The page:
A Republican lawmaker from California, Darrell Issa, said the comparison was unfair because Mr. Bush and his staff have cooperated with Mr. Fitzgerald's investigation. "That sort of leadership is very non-Nixonian," Mr. Issa said.

Senator Schumer told reporters he was directing a series of pointed questions about the episode to the White House, although he acknowledged he has no way of compelling Mr. Bush to answer them.

"This administration has been very, very strong against leaks. Now, if the president leaked, for whatever purpose, we ought to know that and then we ought to know what distinguishes his leaking information from all the others who leaked information and were condemned by the president," Mr. Schumer said at a press conference on Capitol Hill.

Mr. Bush's Democratic opponent in the 2004 election, Senator Kerry, also entered the fray, scheduling a series of interviews to denounce Mr. Bush's alleged involvement in the intelligence disclosure to Ms. Miller.

"He said he'd fire whoever leaked classified information, and now we know the President himself authorized it," Mr. Kerry said in a written statement.

"Now we know that the president's search for the leaker needs to go no further than a mirror," he said.

A Republican attorney and former prosecutor, Joseph DiGenova, blasted Democrats and the press for describing Mr. Bush's alleged actions as an instruction to "leak."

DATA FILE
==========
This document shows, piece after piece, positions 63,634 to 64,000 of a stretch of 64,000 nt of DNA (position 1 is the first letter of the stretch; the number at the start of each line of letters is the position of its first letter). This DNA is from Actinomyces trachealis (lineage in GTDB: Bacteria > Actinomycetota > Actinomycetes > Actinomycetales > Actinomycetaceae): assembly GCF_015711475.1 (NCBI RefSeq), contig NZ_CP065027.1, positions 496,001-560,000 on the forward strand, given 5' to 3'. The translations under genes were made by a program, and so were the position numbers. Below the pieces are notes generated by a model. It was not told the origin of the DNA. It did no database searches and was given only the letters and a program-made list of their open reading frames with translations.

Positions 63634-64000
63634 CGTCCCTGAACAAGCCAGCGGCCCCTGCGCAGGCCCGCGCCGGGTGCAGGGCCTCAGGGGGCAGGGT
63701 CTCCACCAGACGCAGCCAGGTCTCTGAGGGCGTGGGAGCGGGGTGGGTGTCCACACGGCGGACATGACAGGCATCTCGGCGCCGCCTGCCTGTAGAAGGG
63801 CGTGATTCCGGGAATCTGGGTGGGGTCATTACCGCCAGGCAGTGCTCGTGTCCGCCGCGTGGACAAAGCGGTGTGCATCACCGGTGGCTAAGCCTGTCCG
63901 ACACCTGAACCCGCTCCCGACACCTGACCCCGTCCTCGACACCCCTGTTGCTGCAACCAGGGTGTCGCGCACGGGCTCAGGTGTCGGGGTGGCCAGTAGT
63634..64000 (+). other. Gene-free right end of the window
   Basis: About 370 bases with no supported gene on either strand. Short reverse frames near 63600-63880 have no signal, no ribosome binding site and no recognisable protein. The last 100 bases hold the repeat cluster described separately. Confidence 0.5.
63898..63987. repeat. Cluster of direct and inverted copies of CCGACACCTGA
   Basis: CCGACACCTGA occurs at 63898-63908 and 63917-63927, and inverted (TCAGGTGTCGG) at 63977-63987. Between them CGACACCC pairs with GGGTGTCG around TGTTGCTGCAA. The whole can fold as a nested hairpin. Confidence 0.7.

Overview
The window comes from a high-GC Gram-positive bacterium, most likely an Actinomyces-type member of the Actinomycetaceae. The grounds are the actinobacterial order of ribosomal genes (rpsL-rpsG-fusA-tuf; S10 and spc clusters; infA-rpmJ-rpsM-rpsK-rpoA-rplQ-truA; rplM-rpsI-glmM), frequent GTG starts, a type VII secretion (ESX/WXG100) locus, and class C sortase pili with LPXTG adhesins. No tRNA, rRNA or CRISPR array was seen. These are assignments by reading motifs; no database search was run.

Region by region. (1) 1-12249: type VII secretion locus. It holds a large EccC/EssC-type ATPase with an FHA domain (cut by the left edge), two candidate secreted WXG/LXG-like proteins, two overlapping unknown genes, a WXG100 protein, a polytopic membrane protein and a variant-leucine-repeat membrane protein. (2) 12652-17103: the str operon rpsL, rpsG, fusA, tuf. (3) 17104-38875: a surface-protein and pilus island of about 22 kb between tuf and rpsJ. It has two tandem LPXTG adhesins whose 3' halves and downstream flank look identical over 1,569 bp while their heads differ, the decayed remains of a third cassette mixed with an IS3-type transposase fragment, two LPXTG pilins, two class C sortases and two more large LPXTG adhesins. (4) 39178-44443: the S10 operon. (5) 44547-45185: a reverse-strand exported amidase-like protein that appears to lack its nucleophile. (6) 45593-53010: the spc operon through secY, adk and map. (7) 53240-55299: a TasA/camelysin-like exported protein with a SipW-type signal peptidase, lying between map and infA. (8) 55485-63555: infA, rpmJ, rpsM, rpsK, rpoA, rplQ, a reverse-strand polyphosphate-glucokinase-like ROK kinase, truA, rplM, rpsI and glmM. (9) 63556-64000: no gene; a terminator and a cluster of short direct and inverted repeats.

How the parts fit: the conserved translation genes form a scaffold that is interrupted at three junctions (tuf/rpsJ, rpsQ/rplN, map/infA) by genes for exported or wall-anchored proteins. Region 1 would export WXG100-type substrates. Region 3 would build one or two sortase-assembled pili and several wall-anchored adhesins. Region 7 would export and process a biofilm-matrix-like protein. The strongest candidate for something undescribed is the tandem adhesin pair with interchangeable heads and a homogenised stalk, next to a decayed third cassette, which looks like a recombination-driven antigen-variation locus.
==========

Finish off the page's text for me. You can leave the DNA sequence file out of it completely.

"This was not a leak. This was an authorized disclosure," the ex-prosecutor said.

Mr. DiGenova said the fact that Mr. Fitzgerald has not brought any charge in connection with the release of the intelligence estimate shows Mr. Bush and his subordinates acted legally.

"If Pat Fitzgerald, a guy who gloms onto every illegal and unethical thing he can, thought he could sink his teeth into this, he would have," Mr. DiGenova said.

Still, the former prosecutor said the White House made a "tactical error" by providing the information to Ms. Miller at a hotel.

"I never understood why they didn't bring the best possible person to the podium at the White House and just rip Joe Wilson to shreds," Mr. DiGenova said.

An attorney for Mr. Wilson, Christopher Wolf, said his client was "quite distressed" to hear of Mr. Bush's alleged role.

"It certainly sounds like there was collaboration within the White House on the leaking of Valerie Wilson's identity," Mr. Wolf said.

Whatever the ethics or the legality of the alleged intervention by Messrs. Bush, Cheney, and Libby to rebut Mr. Wilson by planting intelligence findings in the press, the effort seems to have been wildly unsuccessful.

Ms. Miller, the hand-picked recipient of the intelligence data, did not write a story about the information Mr. Libby provided. Nor did she ever write about Mr. Libby's alleged disclosure that Ms. Plame worked at the CIA, a fact that emerged six days later in a syndicated column by Robert Novak.

Ms. Miller did not return a call seeking comment on the episode.

Ten days after Mr. Libby relayed the intelligence conclusions to Ms. Plame, similar information was officially released publicly by the White House, which also conducted a background press briefing on the subject.

Mr. Libby told the grand jury that the intelligence officials involved in the formal declassification of the estimate were entirely unaware that Mr. Bush had already authorized disclosure of parts of the document to Ms. Miller.